For nearly 30 years the Hubble Space Telescope has delivered the most breath-taking images of space that humanity has ever seen. Neighboring planets, explosive nebulae, sprawling galaxies and globular clusters jam-packed with stars are just a few of the heavenly objects that Hubble has made up-close and personal for us to enjoy. These images have resulted in a number of discoveries, perhaps the greatest of which is the incredible artistry of our Creator.

Take just a moment right now to check out a few of the spectacular images Hubble has captured:

Click Here to view the Hubble Gallery

Leonardo da Vinci could never have imagined the beauty the heavens would reveal. Picasso couldn’t have pieced together the jigsaw that holds it all together. Even Shakespeare would be at a loss for words trying to describe the stage that God has set in this great theater of the cosmos. Indeed, God is the Master Artist, the Creator of all things.

When we think of our environment, we tend to think in terms of our immediate surroundings — our homes, our workplaces, our neighborhoods and even our planet. We don’t generally consider what is beyond that because we don’t really understand it, do we? All we really know is that we are floating on some rock we call Earth somewhere in a place we call the universe. But what exactly is the universe?

According to NASA, “The universe is everything. It includes all of space, and all the matter and energy that space contains. It even includes time itself and, of course, it includes you.” The universe, then, is our complete environment. Yet we cannot understand the fullness of the universe. We don’t really know how big it all is, if it ends or, more confusingly, where it ends and what it ends at. Yet there are some very real lessons about God that we can learn by considering all of this.

“The heavens declare the glory of God; And the firmament shows His handiwork.” – Psalm 19:1

In teaching about the pre-incarnate Christ, the apostle John wrote, “All things were made through Him, and without Him nothing was made that was made” (John 1:3). Speaking to this same topic, the apostle Paul wrote, “by Him all things were created that are in heaven and that are on earth, visible and invisible, whether thrones or dominions or principalities or powers. All things were created through Him and for Him. And He is before all things, and in Him all things consist” (Colossians 1:16-17).

God, the Creator of it all, is an eternal being. The sheer magnitude of the universe reflects His infinite glory. But perhaps the more surprising discovery, one that has perplexed theologians for centuries, is that He is also intimate. As theologians describe it, God is both transcendent and immanent. That is, God is both infinite and intimate. Charles Darwin, when considering the evolution of the human eye, described it as one of the most difficult problems his theory had to explain. “To suppose that the eye,” Darwin wrote, “with all its inimitable contrivances for adjusting the focus to different distances, for admitting different amounts of light, and for the correction of spherical and chromatic aberration, could have been formed by natural selection, seems, I confess, absurd in the highest degree.” Darwin himself was taken aback by the spectacular intricacies that comprise God’s creation.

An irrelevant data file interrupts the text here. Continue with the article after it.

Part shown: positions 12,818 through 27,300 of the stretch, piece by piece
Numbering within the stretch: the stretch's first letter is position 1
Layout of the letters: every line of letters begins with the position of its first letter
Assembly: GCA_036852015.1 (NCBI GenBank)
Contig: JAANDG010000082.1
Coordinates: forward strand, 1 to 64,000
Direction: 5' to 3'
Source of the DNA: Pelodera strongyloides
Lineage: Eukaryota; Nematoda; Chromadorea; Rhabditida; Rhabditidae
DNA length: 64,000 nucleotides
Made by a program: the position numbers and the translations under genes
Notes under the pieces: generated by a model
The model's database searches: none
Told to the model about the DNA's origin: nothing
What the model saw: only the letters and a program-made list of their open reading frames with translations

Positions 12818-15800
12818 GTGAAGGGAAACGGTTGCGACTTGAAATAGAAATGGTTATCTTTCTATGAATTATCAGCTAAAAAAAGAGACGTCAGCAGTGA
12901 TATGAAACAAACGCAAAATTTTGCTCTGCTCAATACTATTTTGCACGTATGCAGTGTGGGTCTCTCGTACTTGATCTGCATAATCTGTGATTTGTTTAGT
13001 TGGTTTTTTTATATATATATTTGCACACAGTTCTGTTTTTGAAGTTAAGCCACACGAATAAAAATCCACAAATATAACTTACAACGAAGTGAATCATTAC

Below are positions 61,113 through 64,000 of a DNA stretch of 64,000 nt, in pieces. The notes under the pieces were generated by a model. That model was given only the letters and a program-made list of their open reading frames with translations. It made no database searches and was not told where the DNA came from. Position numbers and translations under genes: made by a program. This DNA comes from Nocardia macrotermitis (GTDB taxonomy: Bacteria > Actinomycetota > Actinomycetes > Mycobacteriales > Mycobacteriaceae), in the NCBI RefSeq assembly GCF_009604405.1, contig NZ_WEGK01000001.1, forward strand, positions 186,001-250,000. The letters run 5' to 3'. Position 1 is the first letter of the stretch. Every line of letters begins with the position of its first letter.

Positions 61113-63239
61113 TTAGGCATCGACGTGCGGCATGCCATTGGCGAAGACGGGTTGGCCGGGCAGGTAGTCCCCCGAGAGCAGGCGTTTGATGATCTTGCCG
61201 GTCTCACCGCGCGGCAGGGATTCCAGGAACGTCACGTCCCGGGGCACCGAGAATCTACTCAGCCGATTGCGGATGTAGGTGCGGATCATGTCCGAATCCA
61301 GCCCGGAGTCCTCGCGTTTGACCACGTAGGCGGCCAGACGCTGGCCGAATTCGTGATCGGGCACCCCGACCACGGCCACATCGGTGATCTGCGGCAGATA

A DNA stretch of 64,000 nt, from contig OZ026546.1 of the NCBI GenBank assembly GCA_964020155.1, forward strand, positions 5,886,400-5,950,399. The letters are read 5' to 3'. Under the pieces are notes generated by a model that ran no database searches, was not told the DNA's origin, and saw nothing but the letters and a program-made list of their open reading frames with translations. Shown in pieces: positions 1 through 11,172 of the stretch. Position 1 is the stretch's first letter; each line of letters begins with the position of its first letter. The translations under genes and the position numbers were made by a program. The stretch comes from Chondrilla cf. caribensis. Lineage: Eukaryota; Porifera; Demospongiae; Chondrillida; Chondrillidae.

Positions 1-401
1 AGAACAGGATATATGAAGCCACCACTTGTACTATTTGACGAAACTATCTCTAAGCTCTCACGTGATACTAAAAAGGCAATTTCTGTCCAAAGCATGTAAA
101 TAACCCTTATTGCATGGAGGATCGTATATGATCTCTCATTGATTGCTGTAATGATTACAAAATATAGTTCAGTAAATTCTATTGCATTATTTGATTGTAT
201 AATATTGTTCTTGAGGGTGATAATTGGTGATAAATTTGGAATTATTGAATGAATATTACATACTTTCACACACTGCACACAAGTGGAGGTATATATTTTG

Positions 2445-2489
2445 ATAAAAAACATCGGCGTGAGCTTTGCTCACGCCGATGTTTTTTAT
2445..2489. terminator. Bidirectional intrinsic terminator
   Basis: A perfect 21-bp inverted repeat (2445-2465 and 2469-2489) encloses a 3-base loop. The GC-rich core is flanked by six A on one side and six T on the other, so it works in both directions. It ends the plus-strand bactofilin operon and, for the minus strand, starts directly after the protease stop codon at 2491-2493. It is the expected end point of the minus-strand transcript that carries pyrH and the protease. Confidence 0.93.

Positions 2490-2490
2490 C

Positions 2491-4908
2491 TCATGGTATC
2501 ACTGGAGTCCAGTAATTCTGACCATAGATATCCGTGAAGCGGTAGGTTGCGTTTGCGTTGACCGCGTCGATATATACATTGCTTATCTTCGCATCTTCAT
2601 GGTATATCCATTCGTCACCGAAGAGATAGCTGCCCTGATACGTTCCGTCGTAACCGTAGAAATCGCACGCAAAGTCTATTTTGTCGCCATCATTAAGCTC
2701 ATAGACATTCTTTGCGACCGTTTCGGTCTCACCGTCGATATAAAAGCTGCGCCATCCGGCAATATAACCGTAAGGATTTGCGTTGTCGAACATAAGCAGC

The tension that exists between God’s transcendence and His immanence, His infinite and intimate nature, also perplexed Solomon. After building the temple, he declared, “But will God indeed dwell on the earth? Behold, heaven and the heaven of heavens cannot contain You. How much less this temple which I have built! Yet regard the prayer of Your servant…” (1 Kings 8:27-29). Solomon, in all his wisdom, struggled to comprehend how a God so inconceivably immense could be so compassionately present. Yet he accepted it.

Amazingly, the same God who formed the most far-off distant galaxy has numbered the very hairs of your head (Matthew 10:30). He pieced together the constellations that so faithfully rise in due season, yet He has known you from your mother’s womb. “For You formed my inward parts,” the psalmist declares, “You covered me in my mother’s womb. I will praise You, for I am fearfully and wonderfully made; Marvelous are Your works, and that my soul knows very well” (Psalm 139:13-14). Indeed, the entirety of the universe exists within Him, yet He dwells within you (John 14:17).

On Christmas day, December 25, 2021, NASA launched the James Webb Space Telescope. As a huge astronomy fan, it’s a project I have followed closely since it was first announced some 20 years ago. This new telescope promises far greater resolution and sensitivity than the Hubble telescope, providing visibility to objects up to 100 times fainter than the faintest objects Hubble could detect. In just a few short months we will capture our first view of those objects, an even greater glimpse into the glory of our Creator.

As you consider these new images, the universe, your environment, consider that which is within you as well as that which is greater than you can imagine. Only a God of infinite love could have the power to create such beauty in the heavens and yet care enough to enshroud His divinity with humanity, to enjoin Himself with the human race, to take our place on that cross at Calvary. Both infinite and intimate, He has demonstrated to all that He is a God who is worthy of our worship and our trust. Full of power, majesty and truth, He knows everything about you, good and bad, and He loves you even to the end of Himself.

“Who is like the Lord our God, who dwells on high, who humbles Himself to behold the things that are in the heavens and in the earth? He raises the poor out of the dust, and lifts the needy out of the ash heap, that He may seat him with princes — with the princes of His people.” – Psalm 113:5-8

Written by Joshua Morton